People always think I'm Jewish and changed my last name from Rabinowitz.
People have to do things in their own time, and that's what I did.
People think they know who I am, because I've played so many very, very out gay men on stage, and they think that's me.
There are some people that the press like to pick on and not just the gay press, but the press in general. And some people, the press just doesn't care about at all.
I think of myself as an actor and not a movie star. I like doing movies; I enjoy it. But, essentially, I'm a theater actor. That's the only place I feel like I actually am a star. In the theater, I can put people in the seats and sell tickets.
Sure I think it is healthy to speak the truth, and be who you are, and be proud of that.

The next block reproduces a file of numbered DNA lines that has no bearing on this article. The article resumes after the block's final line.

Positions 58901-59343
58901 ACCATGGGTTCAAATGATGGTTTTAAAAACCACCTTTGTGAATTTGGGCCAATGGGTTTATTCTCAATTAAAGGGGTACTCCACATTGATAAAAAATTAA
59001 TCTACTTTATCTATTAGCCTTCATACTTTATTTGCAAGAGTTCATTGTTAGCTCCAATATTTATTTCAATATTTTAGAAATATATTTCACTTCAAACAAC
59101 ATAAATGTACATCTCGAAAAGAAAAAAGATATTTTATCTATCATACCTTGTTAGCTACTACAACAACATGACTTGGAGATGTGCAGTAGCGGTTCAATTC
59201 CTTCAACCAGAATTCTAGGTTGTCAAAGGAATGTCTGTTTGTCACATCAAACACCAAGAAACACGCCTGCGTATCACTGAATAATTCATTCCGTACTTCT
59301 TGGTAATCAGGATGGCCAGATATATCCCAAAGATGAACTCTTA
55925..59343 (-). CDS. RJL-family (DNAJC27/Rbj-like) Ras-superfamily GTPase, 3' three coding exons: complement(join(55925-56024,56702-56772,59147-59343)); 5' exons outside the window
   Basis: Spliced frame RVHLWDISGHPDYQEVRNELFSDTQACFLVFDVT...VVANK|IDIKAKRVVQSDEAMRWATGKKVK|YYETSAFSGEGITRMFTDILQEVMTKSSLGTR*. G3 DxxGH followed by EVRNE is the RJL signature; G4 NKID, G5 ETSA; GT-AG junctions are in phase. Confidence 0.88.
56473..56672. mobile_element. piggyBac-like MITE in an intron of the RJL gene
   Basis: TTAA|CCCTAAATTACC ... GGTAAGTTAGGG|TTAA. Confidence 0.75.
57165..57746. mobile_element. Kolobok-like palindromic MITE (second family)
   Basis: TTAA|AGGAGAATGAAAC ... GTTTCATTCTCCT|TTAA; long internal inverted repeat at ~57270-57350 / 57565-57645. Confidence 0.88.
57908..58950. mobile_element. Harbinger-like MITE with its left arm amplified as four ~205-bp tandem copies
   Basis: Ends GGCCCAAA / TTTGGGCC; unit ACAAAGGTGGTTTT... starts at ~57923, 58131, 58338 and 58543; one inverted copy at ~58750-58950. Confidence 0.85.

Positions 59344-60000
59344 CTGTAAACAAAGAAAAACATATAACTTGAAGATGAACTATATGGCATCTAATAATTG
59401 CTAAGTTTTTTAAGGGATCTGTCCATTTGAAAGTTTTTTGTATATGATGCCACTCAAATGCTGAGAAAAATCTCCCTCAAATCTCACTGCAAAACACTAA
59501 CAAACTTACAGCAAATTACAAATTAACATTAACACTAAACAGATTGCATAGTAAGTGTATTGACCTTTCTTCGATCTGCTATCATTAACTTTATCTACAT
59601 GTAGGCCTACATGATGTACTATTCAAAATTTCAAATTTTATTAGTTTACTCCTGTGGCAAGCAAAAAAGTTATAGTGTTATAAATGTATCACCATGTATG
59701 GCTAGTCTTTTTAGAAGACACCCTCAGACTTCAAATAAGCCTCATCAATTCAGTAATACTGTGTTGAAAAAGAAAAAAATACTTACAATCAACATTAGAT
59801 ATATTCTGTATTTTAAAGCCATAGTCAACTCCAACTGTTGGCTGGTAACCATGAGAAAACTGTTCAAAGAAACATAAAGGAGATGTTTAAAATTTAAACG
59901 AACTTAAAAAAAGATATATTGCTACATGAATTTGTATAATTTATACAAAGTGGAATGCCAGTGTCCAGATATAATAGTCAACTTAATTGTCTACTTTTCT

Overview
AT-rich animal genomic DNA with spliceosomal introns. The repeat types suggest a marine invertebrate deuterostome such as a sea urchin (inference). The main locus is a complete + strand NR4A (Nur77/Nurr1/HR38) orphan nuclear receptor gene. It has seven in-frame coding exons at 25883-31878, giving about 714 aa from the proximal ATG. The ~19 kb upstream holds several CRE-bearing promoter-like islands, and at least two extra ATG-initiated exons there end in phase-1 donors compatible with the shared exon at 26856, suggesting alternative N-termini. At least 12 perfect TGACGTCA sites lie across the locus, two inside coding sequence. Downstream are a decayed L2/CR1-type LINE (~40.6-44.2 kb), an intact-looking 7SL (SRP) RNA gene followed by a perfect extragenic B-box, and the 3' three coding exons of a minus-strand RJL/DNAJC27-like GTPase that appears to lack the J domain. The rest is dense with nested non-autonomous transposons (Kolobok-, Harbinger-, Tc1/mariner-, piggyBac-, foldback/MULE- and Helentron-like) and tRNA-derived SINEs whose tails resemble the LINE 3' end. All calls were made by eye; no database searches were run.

I can remember seeing the movie for the first time at a revival house in L.A. and laughing with everyone else, and never imagining that I would be doing Max one day, even though by then I had already memorized the entire movie.
My oldest brother used to take me to the theater. The first play he took me to see was 'Black Comedy,' then he took me to see 'Butley.' We'd see all these British plays. And 'Hello, Dolly,' with Pearl Bailey. I was unconsciously thinking, 'Gee, I would love to be able to do that.
I didn't know Charlie before doing the movie, but I was a huge fan of the British Queer as Folk.
Look, I'm 40, I'm single, and I work in musical theater - you do the math!
A sitcom is the closest thing for me to doing stage because you work in front of an audience, and if it's well written it can be very satisfying.
The more competition, the better. I hope to get snubbed again this year.
There's a freedom there and an understanding of my career and the things I've done. I'm seen here as primarily a comic actor, which is OK, but I can go to New York and I do something that's very emotional. It would be lovely at some point to do something like that on film.